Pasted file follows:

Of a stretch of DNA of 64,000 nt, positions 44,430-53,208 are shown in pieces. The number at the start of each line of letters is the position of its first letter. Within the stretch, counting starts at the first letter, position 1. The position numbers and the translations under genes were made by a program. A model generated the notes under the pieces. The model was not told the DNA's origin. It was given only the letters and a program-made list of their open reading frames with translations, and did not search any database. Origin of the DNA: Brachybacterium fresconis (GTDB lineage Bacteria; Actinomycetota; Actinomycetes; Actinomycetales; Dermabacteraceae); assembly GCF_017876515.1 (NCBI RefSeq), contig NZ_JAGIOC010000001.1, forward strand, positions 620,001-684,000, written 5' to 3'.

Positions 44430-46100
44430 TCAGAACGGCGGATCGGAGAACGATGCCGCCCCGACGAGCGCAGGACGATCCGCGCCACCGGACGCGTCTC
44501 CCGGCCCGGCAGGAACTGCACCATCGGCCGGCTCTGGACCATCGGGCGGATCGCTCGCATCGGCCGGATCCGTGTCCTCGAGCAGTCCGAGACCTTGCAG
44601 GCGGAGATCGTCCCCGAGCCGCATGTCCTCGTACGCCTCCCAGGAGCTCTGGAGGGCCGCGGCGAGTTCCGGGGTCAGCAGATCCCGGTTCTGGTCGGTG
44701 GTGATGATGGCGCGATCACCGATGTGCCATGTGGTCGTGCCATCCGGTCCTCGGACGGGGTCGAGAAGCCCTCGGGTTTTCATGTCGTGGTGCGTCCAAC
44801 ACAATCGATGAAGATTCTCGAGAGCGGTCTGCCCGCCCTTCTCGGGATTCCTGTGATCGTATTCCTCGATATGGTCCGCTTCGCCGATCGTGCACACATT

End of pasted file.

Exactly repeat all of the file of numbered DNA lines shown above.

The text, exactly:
Of a stretch of DNA of 64,000 nt, positions 44,430-53,208 are shown in pieces. The number at the start of each line of letters is the position of its first letter. Within the stretch, counting starts at the first letter, position 1. The position numbers and the translations under genes were made by a program. A model generated the notes under the pieces. The model was not told the DNA's origin. It was given only the letters and a program-made list of their open reading frames with translations, and did not search any database. Origin of the DNA: Brachybacterium fresconis (GTDB lineage Bacteria; Actinomycetota; Actinomycetes; Actinomycetales; Dermabacteraceae); assembly GCF_017876515.1 (NCBI RefSeq), contig NZ_JAGIOC010000001.1, forward strand, positions 620,001-684,000, written 5' to 3'.

Positions 44430-46100
44430 TCAGAACGGCGGATCGGAGAACGATGCCGCCCCGACGAGCGCAGGACGATCCGCGCCACCGGACGCGTCTC
44501 CCGGCCCGGCAGGAACTGCACCATCGGCCGGCTCTGGACCATCGGGCGGATCGCTCGCATCGGCCGGATCCGTGTCCTCGAGCAGTCCGAGACCTTGCAG
44601 GCGGAGATCGTCCCCGAGCCGCATGTCCTCGTACGCCTCCCAGGAGCTCTGGAGGGCCGCGGCGAGTTCCGGGGTCAGCAGATCCCGGTTCTGGTCGGTG
44701 GTGATGATGGCGCGATCACCGATGTGCCATGTGGTCGTGCCATCCGGTCCTCGGACGGGGTCGAGAAGCCCTCGGGTTTTCATGTCGTGGTGCGTCCAAC
44801 ACAATCGATGAAGATTCTCGAGAGCGGTCTGCCCGCCCTTCTCGGGATTCCTGTGATCGTATTCCTCGATATGGTCCGCTTCGCCGATCGTGCACACATT